Ford Motor Co. launched its transition to a volume electric vehicle manufacturer Wednesday when it debuted the 2022 F-150 Lightning electric pickup truck.
The F-150 is Ford’s flagship vehicle, its biggest profit driver and the top-selling auto in the U.S.
While Ford will continue to sell mostly gas and diesel configurations of the F-150 for many years, it will start to sell an electric variant and California and other states start to phase out the sale of internal combustion engine autos.
“For both Ford and the American auto industry, F-150 Lightning represents a defining moment as we progress toward a zero-emissions, digitally connected future,” said Bill Ford, the automaker’s executive chair. “F-Series is America’s best-selling truck for 44 years, the backbone of work across the country, and a trusted icon for generations of customers. Now we are revolutionizing it for a new generation.”
It joins two other electric vehicles from Ford, the E-Transit and Mustang Mach-E and will go on sale next year.
“This is a long-term play. It is about a company changing its structure and is a 15 to 20-year play and we are at the very beginning of this,” said Stephanie Brinley, an analyst with IHS Markit.
Here are the key facts for the 2022 F-150 Lightning.
The commercial-grade, entry model starts at $39,974 before any federal or state tax credits and purchase incentives. The mid-trim XLT model offers more features and starts at $52,974. Depending on the state, buyers could get up to $10,000 back in state and federal tax credits and incentives.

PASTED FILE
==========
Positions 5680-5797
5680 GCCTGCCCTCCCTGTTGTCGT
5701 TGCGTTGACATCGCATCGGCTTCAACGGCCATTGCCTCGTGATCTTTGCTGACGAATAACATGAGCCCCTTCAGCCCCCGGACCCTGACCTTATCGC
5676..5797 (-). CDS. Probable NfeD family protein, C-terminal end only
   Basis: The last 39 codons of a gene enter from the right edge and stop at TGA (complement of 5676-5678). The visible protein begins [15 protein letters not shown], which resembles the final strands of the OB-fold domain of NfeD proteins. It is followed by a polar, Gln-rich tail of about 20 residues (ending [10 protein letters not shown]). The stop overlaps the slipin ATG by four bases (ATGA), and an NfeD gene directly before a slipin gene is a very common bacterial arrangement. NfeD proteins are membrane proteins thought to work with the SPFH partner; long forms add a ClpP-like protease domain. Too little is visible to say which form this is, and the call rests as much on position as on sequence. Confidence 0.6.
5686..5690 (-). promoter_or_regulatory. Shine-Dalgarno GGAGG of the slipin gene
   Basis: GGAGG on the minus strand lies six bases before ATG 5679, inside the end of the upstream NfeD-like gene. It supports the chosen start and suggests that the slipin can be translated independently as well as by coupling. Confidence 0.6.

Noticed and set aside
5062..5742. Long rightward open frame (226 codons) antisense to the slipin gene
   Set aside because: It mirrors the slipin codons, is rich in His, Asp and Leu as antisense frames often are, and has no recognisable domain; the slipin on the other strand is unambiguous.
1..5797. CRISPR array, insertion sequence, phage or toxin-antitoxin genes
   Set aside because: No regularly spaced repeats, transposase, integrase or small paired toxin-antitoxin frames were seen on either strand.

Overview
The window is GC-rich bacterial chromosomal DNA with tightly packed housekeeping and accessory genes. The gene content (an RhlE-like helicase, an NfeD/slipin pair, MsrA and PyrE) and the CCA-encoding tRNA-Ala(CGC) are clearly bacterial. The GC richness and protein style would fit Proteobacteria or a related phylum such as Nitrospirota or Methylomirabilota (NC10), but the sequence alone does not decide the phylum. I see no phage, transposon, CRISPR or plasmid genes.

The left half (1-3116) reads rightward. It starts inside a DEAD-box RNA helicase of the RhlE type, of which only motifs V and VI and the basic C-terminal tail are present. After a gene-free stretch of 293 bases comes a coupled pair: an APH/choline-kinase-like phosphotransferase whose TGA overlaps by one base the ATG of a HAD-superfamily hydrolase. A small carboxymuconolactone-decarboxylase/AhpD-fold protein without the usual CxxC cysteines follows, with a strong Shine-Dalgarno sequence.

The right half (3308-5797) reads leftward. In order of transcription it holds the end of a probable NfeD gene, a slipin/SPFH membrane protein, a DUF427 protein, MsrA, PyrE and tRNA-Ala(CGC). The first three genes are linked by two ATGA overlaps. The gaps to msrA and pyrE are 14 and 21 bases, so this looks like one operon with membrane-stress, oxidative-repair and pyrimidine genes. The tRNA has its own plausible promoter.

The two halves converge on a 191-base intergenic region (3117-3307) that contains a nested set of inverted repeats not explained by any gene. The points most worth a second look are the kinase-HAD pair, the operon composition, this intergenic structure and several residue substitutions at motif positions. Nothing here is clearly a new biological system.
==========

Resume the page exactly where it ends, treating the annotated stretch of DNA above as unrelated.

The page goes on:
“They have done good things with the pricing, starting at about $40,000. It mirrors existing truck placing and doesn’t price customers out of the market. Apples to apples, it is about $3,000 to $4,000 more. That is a premium but is reasonable,” Brinley said.
The 2022 F-150 Lightning will come with two electric powertrain choices. The larger, extended range system will produce an estimated 563 horsepower and 775 pound-feet of torque. That will make the F-150 Lightning, Ford’s fastest pickup. It will have an estimated 0-60 mph time in the mid-4-second range when equipped with an extended-range battery. The smaller standard range version will have 426 horsepower and 775 pound-feet of torque.
TOWING AND PAYLOAD
The standard range truck will have a maximum of 2,000 pounds of payload and 7,700 pounds of available towing capacity with Ford’s tow package. The extended range F-150 Lightning will have a maximum of 1,800 pounds of payload and a maximum of 10,000 pounds of available towing capacity with Ford’s tow package.
Ford will sell the F-150 Lightning with two options, a standard-range battery targeting 230 miles of range and an extended-range battery with an expected 300 miles.
On an 80 amp home charging station, the F-150 Lightning adds an average range of 30 miles per charging hour, fully charging an extended-range truck from 15 percent to 100 percent in about eight hours.
Buyers also will be able to tap a large public charging network of 63,000 stations through FordPass. On a 150-kilowatt DC fast charger, the extended-range F-150 Lightning is targeted to get up to 54 miles of range in 10 minutes and charge from 15 percent to 80 percent in about 41 minutes, according to Ford.
The placement of the battery pack gives the truck a lower low center of gravity than its gas counterparts. That will provide better handling and a firmer road feel.
Ford’s Co-Pilot 360 advanced driver assistance system will be standard. It includes forward collision alert with automatic emergency braking, blind-spot alert, cross-traffic alert, a lane keeping system and other features.
The truck can provide power for work projects and tailgates. It will provide 2.4 kilowatts of power, which Ford said is enough for power tools, laptops, televisions and even crockpots.
The hood, formerly the location of the F-150’s engine, now becomes lockable storage. It will provide 400 liters of volume and 400 pounds of payload, enough for two carry-on bags and one checked bag, or two sets of golf clubs.